The photograph of a young man sitting on the hull of an overturned boat in the middle of the sea off the coast of Florida went around the world. This is Juan Esteban Montoya, 22, from Colombia, according to BBC News Mundo, the BBC’s Spanish-language news service.
The young man, rescued on Tuesday (25) after spending hours adrift, said he left the Bahamas on Sunday with 39 other people. He was traveling with his younger sister, María Camila, who disappeared in the shipwreck.
The US Coast Guard rescued five bodies from the sea before ending its search – in a maritime area the size of the US state of New Jersey – on Thursday.
Authorities were alerted to the incident on Tuesday when a commercial vessel spotted a man clinging to the hull of a boat about 72 km from Fort Pierce, Florida. US officials believe the vessel could be part of a “people smuggling scheme”.
None of the 40 passengers were wearing a life jacket, according to Montoya, who is from the municipality of Guacarí in Colombia’s Valle del Cauca region. He was rescued on Tuesday when the tug’s captain, Signet Intruder, spotted him in trouble. “At 8:05 am we brought him aboard, and he was treated immediately. Since he was dehydrated, we gave him water and some food. He was very weak and very distressed,” said the operations manager of the shipping company Signet, in Florida.
“He told us that there were 40 people on his boat in total, including him, and that after leaving Bimini at midnight on Sunday, they completed four hours of voyage until bad weather caused the boat to capsize.”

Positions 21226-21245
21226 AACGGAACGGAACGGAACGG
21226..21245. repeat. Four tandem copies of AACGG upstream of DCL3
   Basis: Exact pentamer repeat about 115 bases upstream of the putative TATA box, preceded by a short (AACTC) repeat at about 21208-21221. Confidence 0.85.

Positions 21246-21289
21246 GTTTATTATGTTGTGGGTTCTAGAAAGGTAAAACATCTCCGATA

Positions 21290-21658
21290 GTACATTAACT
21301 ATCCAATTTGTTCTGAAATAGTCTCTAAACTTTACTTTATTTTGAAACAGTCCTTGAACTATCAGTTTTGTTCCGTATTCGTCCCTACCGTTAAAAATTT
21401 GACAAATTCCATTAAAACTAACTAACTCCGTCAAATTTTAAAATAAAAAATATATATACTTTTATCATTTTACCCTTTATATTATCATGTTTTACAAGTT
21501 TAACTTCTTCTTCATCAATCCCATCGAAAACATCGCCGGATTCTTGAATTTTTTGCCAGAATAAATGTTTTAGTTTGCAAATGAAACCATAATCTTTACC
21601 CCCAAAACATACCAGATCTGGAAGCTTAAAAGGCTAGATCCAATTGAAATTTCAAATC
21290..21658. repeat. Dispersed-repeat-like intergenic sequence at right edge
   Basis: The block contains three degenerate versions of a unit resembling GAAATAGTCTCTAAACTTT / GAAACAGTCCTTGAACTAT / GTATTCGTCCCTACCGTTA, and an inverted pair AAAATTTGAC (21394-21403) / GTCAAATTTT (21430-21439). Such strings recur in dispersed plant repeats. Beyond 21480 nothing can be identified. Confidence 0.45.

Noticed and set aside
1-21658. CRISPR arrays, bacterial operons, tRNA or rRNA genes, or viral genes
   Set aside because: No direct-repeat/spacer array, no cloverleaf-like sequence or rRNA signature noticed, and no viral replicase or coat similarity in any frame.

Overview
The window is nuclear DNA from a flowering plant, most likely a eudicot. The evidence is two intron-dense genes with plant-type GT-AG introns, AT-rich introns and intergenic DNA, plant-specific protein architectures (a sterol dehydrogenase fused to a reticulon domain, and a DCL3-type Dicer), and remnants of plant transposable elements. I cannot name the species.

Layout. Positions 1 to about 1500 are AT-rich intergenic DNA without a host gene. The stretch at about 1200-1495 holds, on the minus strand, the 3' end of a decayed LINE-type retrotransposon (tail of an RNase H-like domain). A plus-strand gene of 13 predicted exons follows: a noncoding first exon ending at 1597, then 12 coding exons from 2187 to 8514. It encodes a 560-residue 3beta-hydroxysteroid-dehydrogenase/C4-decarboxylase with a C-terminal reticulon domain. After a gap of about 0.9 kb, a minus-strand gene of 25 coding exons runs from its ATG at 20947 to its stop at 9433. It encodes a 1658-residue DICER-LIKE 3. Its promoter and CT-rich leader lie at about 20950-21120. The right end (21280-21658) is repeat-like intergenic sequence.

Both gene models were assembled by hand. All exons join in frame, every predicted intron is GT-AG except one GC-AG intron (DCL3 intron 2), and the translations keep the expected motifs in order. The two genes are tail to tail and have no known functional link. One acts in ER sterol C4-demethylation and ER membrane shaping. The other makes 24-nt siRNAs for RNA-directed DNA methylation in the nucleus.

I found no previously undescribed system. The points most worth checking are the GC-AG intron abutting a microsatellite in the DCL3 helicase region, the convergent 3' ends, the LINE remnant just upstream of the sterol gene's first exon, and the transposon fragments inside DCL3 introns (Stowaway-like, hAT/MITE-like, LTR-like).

About 20 people would have resisted for hours clinging to the hull of the vessel, according to Montoya. Captain Jo-Ann Burdian, the Coast Guard commander of the Miami sector, told reporters the incident took place on a “usual” route for smuggling people from the Bahamas to the southern US. Weather conditions on Sunday included a severe cold front, high waves and strong winds.
The island of Bimini is the westernmost district in the Bahamas and is just 80 kilometers from Miami.
Incidents involving boats full of people are not uncommon in Florida waters. Many cases involve migrants from Cuba and Haiti trying to reach the US.
On Tuesday, the same day authorities learned of the sinking, the Coast Guard intercepted 191 Haitian nationals in waters off the Bahamas. In another incident just days earlier, 88 Haitians were found on an overcrowded boat in the area.
“Navigating the Florida Straits, the Mona Channels and the Windward on vessels that are overcrowded and under conditions suitable for navigation is extremely dangerous and could result in loss of life,” the Coast Guard warned in a statement.